It was a couple of years ago that I first saw an issue of FORWARD Press. I read some of the articles and was very impressed. One reason was that the articles were about Dalitbahujan issues and I was interested in them. I think that Dr Ambedkar’s movement, followed by the Constitutional provisions and the implementation of the Mandal Commission recommendations, initiated a radical democratic and non-violent transformation of Indian society and brought about far-reaching changes in the societal power equations. This was a silent revolution, which continues to date. It is in this context that I consider FORWARD Press an important publication. It is different from other Hindi magazines.
Yet another reason why I became an admirer of the magazine was that it asked questions about established assumptions and challenged their validity. The issue I read first and the subsequent ones carried articles challenging the beliefs and ideas that we have always considered historical facts and believed to be true. These articles gave me a new intellectual excitement.
Among such articles, the most important was Premkumar Mani’s piece on the re-rendition of the mythological tale of the killing of Mahishasur. This article deeply influenced not only me but many others. It asked questions about the widely celebrated festivals like Durga Puja. Though I am not a religious person, I had been joining in Durga Puja celebrations from my childhood. The fair-like, colourful atmosphere during the festival drew me and many others too. The article forced us to think again. It created an inner conflict within us. I think Mani’s article is a milestone in the intellectual history of Hindi literature. Following the publication of this article, it became easy to ask questions about the traditional and established cultural-mythological beliefs, and (at least in JNU) it gave birth to a movement. This article revived the tradition of re-rendition of Hindu mythological stories initiated by Mahatma Jyotirao Phule in the 19th century. I was told that the article was first published in the Jan Vikalp magazine brought out by Mani from Patna. But at that time, it did not draw public attention and was not so talked about. The same had happened with Phanishwarnath Renu’s epochal novel Maila Aanchal. When it was published for the first time from Patna, no one took notice. But it created a stir in the Hindi literary world when it was republished by New Delhi-based Rajkamal Prakashan.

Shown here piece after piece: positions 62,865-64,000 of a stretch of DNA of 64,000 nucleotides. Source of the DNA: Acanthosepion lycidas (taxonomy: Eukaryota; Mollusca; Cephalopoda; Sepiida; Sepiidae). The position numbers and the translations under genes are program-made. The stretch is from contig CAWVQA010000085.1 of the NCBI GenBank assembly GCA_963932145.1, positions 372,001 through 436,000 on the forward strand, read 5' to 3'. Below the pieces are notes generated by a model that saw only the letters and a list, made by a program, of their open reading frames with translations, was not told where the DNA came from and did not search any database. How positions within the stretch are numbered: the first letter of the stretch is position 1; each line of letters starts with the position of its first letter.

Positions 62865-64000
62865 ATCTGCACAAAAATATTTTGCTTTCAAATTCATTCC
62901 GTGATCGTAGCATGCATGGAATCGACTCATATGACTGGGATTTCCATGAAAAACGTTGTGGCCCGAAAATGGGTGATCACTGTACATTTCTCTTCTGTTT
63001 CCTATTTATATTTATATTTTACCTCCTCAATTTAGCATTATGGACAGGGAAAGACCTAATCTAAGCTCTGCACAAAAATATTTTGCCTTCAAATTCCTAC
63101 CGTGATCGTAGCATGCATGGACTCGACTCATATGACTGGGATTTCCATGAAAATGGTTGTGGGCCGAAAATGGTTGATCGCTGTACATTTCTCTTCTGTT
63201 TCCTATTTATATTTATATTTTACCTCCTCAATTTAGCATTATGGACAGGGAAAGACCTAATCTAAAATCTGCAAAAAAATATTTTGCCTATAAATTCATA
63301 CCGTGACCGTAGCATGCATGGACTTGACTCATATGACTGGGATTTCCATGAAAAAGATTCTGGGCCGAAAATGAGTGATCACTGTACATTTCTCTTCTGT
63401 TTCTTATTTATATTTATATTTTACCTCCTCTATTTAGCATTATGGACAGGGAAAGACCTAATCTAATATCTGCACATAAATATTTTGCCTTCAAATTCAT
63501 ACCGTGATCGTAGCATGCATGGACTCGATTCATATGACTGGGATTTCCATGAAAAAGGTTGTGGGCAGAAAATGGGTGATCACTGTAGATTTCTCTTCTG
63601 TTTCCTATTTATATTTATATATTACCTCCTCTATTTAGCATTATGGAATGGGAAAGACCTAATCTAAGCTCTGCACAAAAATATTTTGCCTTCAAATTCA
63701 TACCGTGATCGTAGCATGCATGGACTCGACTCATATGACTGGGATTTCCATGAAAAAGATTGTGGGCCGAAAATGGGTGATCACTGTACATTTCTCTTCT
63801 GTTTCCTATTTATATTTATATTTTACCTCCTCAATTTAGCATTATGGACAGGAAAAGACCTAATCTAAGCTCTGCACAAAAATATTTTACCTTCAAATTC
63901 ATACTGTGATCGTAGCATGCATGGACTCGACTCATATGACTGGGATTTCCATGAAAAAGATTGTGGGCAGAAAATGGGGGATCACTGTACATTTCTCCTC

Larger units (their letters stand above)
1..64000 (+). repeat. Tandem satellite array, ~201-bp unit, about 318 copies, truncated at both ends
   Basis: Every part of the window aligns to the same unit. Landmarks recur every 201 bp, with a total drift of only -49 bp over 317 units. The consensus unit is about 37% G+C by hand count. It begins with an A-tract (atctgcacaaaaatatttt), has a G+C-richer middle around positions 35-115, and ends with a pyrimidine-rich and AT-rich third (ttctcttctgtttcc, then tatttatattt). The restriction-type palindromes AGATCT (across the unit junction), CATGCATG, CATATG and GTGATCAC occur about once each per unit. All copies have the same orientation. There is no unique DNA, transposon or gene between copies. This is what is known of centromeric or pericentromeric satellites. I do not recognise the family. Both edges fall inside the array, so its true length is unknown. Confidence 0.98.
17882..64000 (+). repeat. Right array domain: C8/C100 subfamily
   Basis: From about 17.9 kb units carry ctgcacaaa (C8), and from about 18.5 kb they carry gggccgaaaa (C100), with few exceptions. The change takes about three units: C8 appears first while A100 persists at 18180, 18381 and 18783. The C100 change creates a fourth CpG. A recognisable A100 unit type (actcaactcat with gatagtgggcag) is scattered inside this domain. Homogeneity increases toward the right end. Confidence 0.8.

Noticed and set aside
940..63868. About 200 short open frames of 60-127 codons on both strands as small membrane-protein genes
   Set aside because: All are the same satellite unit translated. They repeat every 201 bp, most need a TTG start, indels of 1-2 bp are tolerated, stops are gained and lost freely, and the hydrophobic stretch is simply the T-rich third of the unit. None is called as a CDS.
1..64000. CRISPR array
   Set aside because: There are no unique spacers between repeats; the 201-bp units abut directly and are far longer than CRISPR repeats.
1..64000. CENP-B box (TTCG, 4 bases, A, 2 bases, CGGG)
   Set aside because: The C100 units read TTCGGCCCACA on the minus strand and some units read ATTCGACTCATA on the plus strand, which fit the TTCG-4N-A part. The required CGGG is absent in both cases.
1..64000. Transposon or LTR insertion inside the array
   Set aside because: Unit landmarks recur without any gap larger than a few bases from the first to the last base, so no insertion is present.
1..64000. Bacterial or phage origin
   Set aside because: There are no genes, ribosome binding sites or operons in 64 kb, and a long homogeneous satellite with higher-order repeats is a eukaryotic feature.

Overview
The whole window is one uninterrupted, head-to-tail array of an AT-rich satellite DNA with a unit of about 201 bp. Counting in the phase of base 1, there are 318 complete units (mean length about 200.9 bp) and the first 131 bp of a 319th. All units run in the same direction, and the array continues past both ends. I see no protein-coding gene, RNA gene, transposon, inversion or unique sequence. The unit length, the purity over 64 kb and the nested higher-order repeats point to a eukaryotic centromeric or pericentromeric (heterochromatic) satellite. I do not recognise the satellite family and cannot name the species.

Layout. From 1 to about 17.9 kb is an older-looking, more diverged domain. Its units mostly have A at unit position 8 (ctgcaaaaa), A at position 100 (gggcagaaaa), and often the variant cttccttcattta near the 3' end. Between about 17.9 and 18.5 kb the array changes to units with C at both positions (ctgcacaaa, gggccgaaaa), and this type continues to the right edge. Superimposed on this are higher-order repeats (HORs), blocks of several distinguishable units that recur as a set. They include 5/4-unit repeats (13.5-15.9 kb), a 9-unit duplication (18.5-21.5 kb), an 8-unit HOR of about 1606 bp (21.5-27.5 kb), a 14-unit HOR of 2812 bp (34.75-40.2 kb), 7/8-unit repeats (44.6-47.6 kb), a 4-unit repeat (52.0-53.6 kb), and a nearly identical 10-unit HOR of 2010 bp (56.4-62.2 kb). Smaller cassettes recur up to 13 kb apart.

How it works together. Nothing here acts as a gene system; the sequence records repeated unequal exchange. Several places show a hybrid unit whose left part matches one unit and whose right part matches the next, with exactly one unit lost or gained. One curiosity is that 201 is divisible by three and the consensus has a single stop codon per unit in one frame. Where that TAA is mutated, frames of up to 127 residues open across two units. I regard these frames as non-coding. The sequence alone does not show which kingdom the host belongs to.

I am also highly appreciative of some other articles by Premkumar Mani published in FORWARD Press. For instance, the article on 100 years of Rabindranath Tagore’s novel Gora. Another important article published in FORWARD Press was about the battle between the Peshwa’s army and the British in 1818 in which the Peshwa was defeated. The article was centred on the memorial at Koregaon built to commemorate the role of Dalit soldiers in the British army.
I feel that these articles and many more on similar issues published in FORWARD Press started an intellectual renaissance among Dalitbahujan intellectuals and thinkers. I, however, cannot appreciate the rather crude manner in which many articles – mainly by Rajendra Prasad Singh – in the magazine tried to establish the concept of Bahujan literature by linking it directly with caste. Notwithstanding this, there is a need for forging a literary-cultural-intellectual front to fight the political and cultural assaults of the Hindutvavadi and brahmanical RSS, and FORWARD Press can play an important role in this. This magazine has given a new intellectual edge and dimension to the new generation of Dalit-OBC castes studying in leading universities and other institutions of higher learning in the country. This print edition should not have shut down. In fact, its circulation should have increased. It should have reached the villages. I am proud that the de facto editor of this magazine is Pramod Ranjan, a research scholar in JNU and our student. He has brought a new sharp and research-based vision to journalism.
Published in the final print (June 2016) issue of the Forward Press magazine